Subject(s)
COVID-19/prevention & control , Education, Distance/methods , Education, Medical/methods , Hematology/education , Pathology/education , Social Media , Education, Distance/organization & administration , Education, Distance/trends , Education, Medical/organization & administration , Education, Medical/trends , Humans , Texas
11.
Ghana Med J ; 54(4 Suppl): 113-116, 2020 Dec.
Article in English | MEDLINE | ID: covidwho-1436204

ABSTRACT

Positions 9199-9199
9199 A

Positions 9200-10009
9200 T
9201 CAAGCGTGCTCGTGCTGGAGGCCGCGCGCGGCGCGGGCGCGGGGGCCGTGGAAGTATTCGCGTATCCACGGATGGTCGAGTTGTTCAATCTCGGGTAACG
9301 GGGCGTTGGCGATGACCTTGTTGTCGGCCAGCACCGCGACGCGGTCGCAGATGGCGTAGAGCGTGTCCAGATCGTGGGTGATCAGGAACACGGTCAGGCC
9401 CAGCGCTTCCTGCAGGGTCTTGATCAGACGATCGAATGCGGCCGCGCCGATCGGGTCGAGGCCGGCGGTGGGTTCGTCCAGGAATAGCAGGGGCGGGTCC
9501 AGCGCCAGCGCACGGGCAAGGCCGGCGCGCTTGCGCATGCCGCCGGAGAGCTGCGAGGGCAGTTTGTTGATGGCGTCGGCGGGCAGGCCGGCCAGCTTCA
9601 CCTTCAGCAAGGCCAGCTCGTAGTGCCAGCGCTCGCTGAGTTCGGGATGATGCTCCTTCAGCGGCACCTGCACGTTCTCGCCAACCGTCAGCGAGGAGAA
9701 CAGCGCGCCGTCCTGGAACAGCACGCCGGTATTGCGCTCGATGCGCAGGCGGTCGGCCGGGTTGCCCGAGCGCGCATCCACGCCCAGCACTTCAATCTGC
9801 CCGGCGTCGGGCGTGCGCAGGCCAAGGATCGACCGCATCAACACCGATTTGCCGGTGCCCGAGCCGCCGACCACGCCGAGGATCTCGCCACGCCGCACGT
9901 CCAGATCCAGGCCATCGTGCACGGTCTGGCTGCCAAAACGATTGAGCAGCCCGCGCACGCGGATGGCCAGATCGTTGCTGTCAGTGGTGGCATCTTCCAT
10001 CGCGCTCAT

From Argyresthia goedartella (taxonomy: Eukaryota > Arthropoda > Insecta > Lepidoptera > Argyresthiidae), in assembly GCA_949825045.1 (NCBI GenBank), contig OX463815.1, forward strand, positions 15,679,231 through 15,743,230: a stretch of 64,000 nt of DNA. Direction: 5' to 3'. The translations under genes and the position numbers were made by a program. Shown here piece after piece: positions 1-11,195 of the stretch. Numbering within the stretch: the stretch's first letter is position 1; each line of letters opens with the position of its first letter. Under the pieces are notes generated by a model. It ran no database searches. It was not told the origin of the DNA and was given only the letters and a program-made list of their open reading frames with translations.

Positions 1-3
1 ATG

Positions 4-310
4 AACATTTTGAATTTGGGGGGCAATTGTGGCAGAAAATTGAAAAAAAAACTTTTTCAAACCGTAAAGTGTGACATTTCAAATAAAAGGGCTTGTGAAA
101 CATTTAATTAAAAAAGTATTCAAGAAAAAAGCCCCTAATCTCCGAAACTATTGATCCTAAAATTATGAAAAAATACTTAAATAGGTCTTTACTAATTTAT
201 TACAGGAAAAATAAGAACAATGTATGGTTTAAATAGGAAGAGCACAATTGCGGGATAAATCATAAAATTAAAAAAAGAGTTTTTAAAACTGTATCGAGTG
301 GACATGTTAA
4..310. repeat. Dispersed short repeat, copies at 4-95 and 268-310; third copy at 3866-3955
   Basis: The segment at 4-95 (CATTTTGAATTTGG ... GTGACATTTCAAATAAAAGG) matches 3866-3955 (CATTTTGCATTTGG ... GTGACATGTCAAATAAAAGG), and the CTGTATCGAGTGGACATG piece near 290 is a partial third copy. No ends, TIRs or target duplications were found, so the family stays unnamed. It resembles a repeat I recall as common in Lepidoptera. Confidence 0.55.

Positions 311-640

The coronavirus disease 2019 (COVID-19) outbreak in the Hubei province of China has rapidly transformed into a global pandemic. In response to the first few reported cases of COVID-19, the government of Ghana implemented comprehensive social and public health interventions aimed at containing the disease, albeit its effect on medical education is less clear. Undoubtedly, the COVID-19 has brought changes that may impact the plan of career progression for both students and faculty. Hitherto, medical education had students getting into contact with patients and faculty in a facility setting. Their physical presence in both in-and outpatients' settings has been a tradition of early clinical immersion experiences and the clerkship curriculum. Rotating between departments makes the students potential vectors and victims for COVID-19. COVID-19 has the potential to affect students throughout the educational process. The pandemic has led to a complete paradigm shift in the mode of instruction in a clinical care setting. Inperson training has either been reduced or cancelled in favour of virtual forms of pedagogy. The clinics have also seen a reduction in a variety of surgical and medical cases. This situation may result in potential gaps in their training. Outpatient clinics have transitioned mainly to telemedicine, thus minimizing students' exposure to clinic encounters. Faced with this pandemic, medical educators are finding ways to best ensure rigorous training that will produce competent physicians. This article discusses the status of medical education and the effect of COVID-19 and explores potential future effects in a resource-limited country. FUNDING: None declared.